When peace comes to you, hold it in.
Your mind is not always full of peace; it tends to come and go
but when it comes, hold it in.
Because if you have hold of a thing like peace,
your whole body will thank you.
and hope seems to grow.
If you learn anything from me it’s this: when peace comes to you, hold it in.
Let me speak of some places I’ve seen it.
On a midnight walk through a lighted city.
Above the tree line on a mountain’s peak.
Next to a sobbing patient in a mental hospital.
And even in such a simple place as my desk.
That’s what we’re longing for isn’t it?
A deep breath after a long day.
Ease. And I don’t mean a simple existence, just ease.
A weightlessness our shoulders seem to recognize.
A freedom our lungs enjoy.
So here’s to the pursuit.
And here’s to the finding.
To unashamed ease.
To life full of freedom.
So when peace come to you,
when it finds you,
hold it in.
You hung up the phone
and I could tell you were angry.
You used words like “bullheaded”
to describe me.
Well, maybe I am,
but it’s because of you.
I could have called you back.
I stared at the phone, contemplating.
“Family’s got to stick together,”
and I used to be a lonely son.
Maybe I would have, had I known
you’d be gone forever.
Sorry I’m not so sorry.
Loved the good times and hated
Guess this is how it goes for people
like us and I’ll keep pretending the last
time we spoke, we said somethin’ nice.
But you and I both know better.
Lonely, some quietly wander in the hall of stars
with time pressing against their temples. Their
heads ache and feet are heavy from trodding
through gaps and chasms of undiscovered
universes. Their quest is knowledge and it is
insatiable. They have never known love, or at
least, never understood why some of us crawl and
beg for it. The hall, being made of stars, is bent, angled
downward, fractured and kaleidoscopic. It is similar, in
appearance, to a thought being born in the channels of
a brilliant mind.
I tried to love one of these souls and got pretty close, but
after months of tiresome attempts at affection, I grew
weary and they, of course, grew cold. I have come to the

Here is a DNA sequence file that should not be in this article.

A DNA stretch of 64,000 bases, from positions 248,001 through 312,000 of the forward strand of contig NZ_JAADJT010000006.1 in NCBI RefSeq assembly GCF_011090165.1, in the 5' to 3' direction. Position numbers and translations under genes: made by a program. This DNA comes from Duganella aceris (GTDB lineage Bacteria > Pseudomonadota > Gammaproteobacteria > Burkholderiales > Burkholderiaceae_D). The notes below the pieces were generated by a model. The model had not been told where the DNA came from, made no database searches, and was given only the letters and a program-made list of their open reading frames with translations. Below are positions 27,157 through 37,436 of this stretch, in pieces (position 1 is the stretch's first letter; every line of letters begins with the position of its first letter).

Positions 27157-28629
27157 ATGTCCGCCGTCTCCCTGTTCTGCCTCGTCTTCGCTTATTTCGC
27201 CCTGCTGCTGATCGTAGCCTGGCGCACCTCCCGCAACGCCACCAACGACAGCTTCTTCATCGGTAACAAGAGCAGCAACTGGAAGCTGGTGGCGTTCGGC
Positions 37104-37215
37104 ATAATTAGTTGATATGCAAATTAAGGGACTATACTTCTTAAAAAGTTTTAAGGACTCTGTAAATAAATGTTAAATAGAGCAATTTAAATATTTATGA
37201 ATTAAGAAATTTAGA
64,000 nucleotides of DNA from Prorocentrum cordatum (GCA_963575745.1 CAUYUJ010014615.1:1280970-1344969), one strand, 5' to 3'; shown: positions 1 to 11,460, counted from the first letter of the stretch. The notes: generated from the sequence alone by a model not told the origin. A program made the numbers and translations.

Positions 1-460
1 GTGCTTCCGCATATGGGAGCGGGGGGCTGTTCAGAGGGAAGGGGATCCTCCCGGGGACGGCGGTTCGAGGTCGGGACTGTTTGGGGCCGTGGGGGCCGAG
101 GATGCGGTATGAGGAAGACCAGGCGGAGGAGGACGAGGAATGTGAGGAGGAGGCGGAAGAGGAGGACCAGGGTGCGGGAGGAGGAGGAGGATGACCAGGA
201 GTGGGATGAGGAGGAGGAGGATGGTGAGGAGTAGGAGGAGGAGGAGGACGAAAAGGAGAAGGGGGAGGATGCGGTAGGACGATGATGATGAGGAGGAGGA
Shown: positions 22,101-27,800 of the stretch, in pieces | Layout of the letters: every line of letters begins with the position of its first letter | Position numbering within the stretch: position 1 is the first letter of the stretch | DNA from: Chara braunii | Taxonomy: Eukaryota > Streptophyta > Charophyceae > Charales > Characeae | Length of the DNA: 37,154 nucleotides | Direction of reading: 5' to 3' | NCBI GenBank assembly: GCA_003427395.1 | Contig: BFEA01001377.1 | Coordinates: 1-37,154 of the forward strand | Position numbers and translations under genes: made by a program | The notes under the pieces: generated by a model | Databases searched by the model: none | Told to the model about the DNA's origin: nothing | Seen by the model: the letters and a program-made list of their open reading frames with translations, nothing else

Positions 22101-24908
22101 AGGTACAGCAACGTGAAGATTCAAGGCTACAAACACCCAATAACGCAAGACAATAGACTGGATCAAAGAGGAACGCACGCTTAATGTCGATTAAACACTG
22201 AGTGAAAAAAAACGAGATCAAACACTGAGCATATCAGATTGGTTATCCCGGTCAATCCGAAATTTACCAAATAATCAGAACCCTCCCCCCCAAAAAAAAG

conclusion that trying to draw conclusions with people
such as this, is well, impossible.
I only hope someone will be there when it happens. That someone with arms outstretched, will catch their body when it gives way and their brain cracks from the burden of carrying the solution. In the end we must pity them. For we are moving forward with hope and they are being left behind mired in fear.
We are all in the same predicament.
We worry that we are not enough. That
heros are made of better men than us.
We’re all clinging to some lie. “You are
nothing. You’re insignificant. You will pass
away and no one will notice.”
I have held complete strangers in my arms.
Watched them weep and rock back and forth,
wondering if someone would do the same for me.
I think they would. I think we would all be surprised
by the kindness of supposed strangers. Mothers and
fathers. Sister and brothers. We all belong to each other.
“How do we get through it?”
With kindness. With grace. With forgiveness. And most of all,
we get through it with love.
Love unending. Love that you can reach out and touch.
The kind of love that surpasses all understanding.
I really meant it. Do you believe me?
The kind that shines in dark places. The kind that seeps into
every crack in every surface. Love unchanging. Love that doesn’t
simply comfort, but weeps alongside.
When you see someone drowning, you can shout directions from
the shore. Or you can wade into the muck, throw your arms around their
writhing body and try to save them.
I want to be a man that wades into the muck. And while it’s risky, while it
costs something, I think we all want that too. There’s no more room for
armchair activists. Too many have filled the sidelines.
There are no better men. No better wives. No better friends.
It’s us. Stop looking around. “But how do we get through it?”
We get through it with love.
I hopped a train to get to you.
Problem is, I don’t know who
you are. Maybe you’re some
midnight malady. Maybe you’re
a daybreak too late. But then
again, maybe I’m too late.
Enough of that talk. Silence now.
All I need is this sweet winter
silence. I collected a barrell full
of railroad spikes. I’ll trade it for
a a pint of whiskey, some food,
a few dollars and a leather-bound
book. For to write it all down.
There I go whistling by. Like some
misplaced memory. You’re always on
my mind. Like the time. I hope you’ve
kept all your collections. I want to wade
through them. I want to find the barn
and sift through mountains of dust.
I want to know every inch of you.
I am like a snow-swept pine
and you are the coal that keeps
this train running. I provide the
oxygen and you the fire.
This train isn’t going fast enough.
Not fast enough to catch you.
I yell as loud as I can to hurry up,
but no one hears me. The drone of the
locomotive billows and my words are
nothing more than whispers.
Then the train stops.
And I’m in some unknown town with
a barrel of iron and rust, praying.
You are always one town away.
Sink to the bottom of a glass.
Then sink back down
this time further.
Sink into oblivion.
Fall all the way down.
Mix a drink
then mix another.
Rub your eyelids.
Taste the top of your mouth.
Touch your tongue to your teeth.
Seethe and release.
Come empty handed.
Feel the vibrations.
The bass on your legs.
Sink to the bottom of a glass.
Then sink back down.
This time further.